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Alex Soto

Build Docker Images with Maven and Gradle

One of the things that you might want to do if you are using Docker and Java is building the image from a Dockerfile in your build tool ( Maven or Gradle).  In this post I am going to show you how to do it in both cases.

I am going to assume that you have the de-facto project layout, having the Dockerfile file at the root of the project.

Maven

There are several Maven plugins that can be used for building a Docker image in Maven, but one of the most used is fabric8-maven-plugin.

To start you need to register and configure the plugin in
pom.xml:

  
 <build>
  <plugins>
    <plugin>
      <groupId>io.fabric8</groupId>
      <artifactId>docker-maven-plugin</artifactId>
      <version>0.16.7</version>
      <configuration>
        <images>
          <image>
            <name>arquillian/age-checker:${project.version}</name>
            <build>
              <dockerFileDir>${project.basedir}</dockerFileDir>
            </build>
          </image>
        </images>
      </configuration>
    </plugin>
  </plugins>
</build>

In configuration section you set the image name and the directory where Dockerfile is located.

Any additional files located in the dockerFileDir directory will also be added to the build context. Since Dockerfile is on the root of the project, the target directory is added too. The problem arises because this plugin uses target/docker to generate the build and if you try to build it you’ll get next exception: tar file cannot include itself. To avoid this problem you need to create .maven-dockerignore file specifying which directory must be ignored at the same level as
Dockerfile:

  
target/docker/

And that’s all, after that you can do:

mvn package docker:build

Notice that this plugin honor Docker environment variables like DOCKER_HOST, DOCKER_CERT_PATH, … so if your environment is correctly configured you don’t need to do anything else.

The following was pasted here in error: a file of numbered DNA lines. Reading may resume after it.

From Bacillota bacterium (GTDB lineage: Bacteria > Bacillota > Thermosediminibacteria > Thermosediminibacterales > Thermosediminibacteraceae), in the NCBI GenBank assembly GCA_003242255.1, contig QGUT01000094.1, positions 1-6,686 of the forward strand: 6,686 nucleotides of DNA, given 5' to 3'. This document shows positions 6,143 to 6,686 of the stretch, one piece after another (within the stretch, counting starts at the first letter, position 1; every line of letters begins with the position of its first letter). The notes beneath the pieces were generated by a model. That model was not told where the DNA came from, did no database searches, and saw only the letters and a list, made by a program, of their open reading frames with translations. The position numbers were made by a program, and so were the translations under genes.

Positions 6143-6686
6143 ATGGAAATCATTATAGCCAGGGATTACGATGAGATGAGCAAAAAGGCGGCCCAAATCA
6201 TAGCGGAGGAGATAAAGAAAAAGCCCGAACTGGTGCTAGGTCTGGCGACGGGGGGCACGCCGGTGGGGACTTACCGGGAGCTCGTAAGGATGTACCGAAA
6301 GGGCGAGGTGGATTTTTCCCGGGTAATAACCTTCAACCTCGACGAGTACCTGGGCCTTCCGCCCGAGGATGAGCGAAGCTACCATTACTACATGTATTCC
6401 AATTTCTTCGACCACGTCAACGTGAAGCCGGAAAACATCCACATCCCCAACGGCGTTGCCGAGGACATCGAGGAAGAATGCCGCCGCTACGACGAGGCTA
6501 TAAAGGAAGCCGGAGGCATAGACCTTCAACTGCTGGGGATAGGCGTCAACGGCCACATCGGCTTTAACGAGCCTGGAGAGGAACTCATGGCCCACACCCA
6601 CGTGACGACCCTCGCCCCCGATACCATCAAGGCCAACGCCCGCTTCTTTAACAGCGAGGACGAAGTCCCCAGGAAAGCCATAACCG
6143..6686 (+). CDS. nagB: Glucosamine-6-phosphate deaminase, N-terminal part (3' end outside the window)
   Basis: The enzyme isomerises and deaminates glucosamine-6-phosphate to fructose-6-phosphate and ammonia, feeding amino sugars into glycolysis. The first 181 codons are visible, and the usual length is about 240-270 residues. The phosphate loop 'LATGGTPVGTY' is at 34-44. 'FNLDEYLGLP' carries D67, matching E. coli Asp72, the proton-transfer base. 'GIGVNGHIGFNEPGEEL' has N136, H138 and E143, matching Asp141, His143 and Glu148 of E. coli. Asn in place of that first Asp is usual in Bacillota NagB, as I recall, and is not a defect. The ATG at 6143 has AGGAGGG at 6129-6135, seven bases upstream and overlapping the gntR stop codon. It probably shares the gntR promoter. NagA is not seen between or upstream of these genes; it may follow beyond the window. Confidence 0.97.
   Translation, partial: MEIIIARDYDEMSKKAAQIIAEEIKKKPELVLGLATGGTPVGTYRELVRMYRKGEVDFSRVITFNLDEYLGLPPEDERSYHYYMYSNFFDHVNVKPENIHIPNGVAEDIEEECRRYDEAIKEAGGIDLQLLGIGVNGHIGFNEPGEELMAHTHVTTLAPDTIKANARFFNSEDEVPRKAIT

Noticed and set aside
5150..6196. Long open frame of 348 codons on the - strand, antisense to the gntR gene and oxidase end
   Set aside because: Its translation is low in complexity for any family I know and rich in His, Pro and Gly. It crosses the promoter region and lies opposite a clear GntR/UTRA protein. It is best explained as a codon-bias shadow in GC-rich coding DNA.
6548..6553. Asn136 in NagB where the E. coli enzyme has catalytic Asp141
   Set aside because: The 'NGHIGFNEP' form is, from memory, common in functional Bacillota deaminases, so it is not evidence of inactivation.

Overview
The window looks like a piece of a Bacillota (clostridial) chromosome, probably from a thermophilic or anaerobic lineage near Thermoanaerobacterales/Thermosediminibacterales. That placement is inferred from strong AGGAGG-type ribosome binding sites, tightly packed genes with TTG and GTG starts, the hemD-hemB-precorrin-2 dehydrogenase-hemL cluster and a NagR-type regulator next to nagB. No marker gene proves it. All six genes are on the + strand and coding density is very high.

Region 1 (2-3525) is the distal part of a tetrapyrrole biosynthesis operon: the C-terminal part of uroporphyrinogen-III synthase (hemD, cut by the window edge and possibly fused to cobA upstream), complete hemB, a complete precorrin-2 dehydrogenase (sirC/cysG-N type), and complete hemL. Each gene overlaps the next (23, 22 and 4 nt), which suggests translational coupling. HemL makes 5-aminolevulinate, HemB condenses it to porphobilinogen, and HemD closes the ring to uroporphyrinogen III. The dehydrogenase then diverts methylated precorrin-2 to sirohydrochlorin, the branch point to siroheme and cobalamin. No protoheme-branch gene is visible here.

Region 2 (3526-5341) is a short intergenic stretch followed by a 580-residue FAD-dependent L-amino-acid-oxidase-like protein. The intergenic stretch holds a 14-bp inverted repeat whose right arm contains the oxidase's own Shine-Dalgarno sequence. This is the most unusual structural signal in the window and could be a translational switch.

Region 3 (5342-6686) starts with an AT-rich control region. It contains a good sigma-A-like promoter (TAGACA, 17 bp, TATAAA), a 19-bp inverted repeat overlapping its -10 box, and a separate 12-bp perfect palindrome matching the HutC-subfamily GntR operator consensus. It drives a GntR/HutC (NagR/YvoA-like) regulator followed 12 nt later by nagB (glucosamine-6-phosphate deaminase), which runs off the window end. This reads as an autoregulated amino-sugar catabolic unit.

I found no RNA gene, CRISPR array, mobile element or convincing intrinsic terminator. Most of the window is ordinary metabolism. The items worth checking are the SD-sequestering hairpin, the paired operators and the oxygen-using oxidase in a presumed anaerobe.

Gradle

There are several Gradle plugins that can be used for building a Docker image in Gradle, but one of the most used is gradle-docker-plugin.

To start you need to register and configure the plugin in
build.gradle:

  
 buildscript {
    repositories {
        jcenter()
    }

    dependencies {
        classpath 'com.bmuschko:gradle-docker-plugin:3.0.3'
    }
}

apply plugin: 'com.bmuschko.docker-remote-api'
import com.bmuschko.gradle.docker.tasks.image.DockerBuildImage

docker {
    if (System.env.containsKey('DOCKER_HOST') && System.env.containsKey('DOCKER_CERT_PATH')) {
        url = System.env.DOCKER_HOST.replace("tcp", "https")
        certPath = new File(System.env.DOCKER_CERT_PATH)
    }
}

task buildImage(type: DockerBuildImage) {
    dependsOn assemble
    inputDir = project.rootDir
    tag = "arquillian/game-service:${project.version}"
}

In case of Gradle, you need to configure Docker host properties since plugin does not honor Docker environment variables. You need to configure them in docker {} block.

Finally you create a task of type DockerBuildImage, where you set the Dockerfile root directory using inputDir attribute and image name using tag attribute.

Conclusions

 So in this post you’ve seen different ways of doing the same in two different build tools, which is building a Docker image from a Dockerfile. Notice that these plugins also allows you to define the Dockerfile content as a configuration field, so you are not creating a Dockerfile file, but specifying its content inside the build tool. You can read more about this feature at https://dmp.fabric8.io/ in case of Maven plugin and https://github.com/bmuschko/gradle-docker-plugin#creating-a-dockerfile-and-building-an-image in case of Gradle.

We keep learning,

Alex.


Bees’ll buzz, kids’ll blow dandelion fuzz, And I’ll be doing whatever snow does in summer., A drink in my hand, my snow up against the burning sand, Prob’ly getting gorgeously tanned in summer. (In Summer – Frozen)

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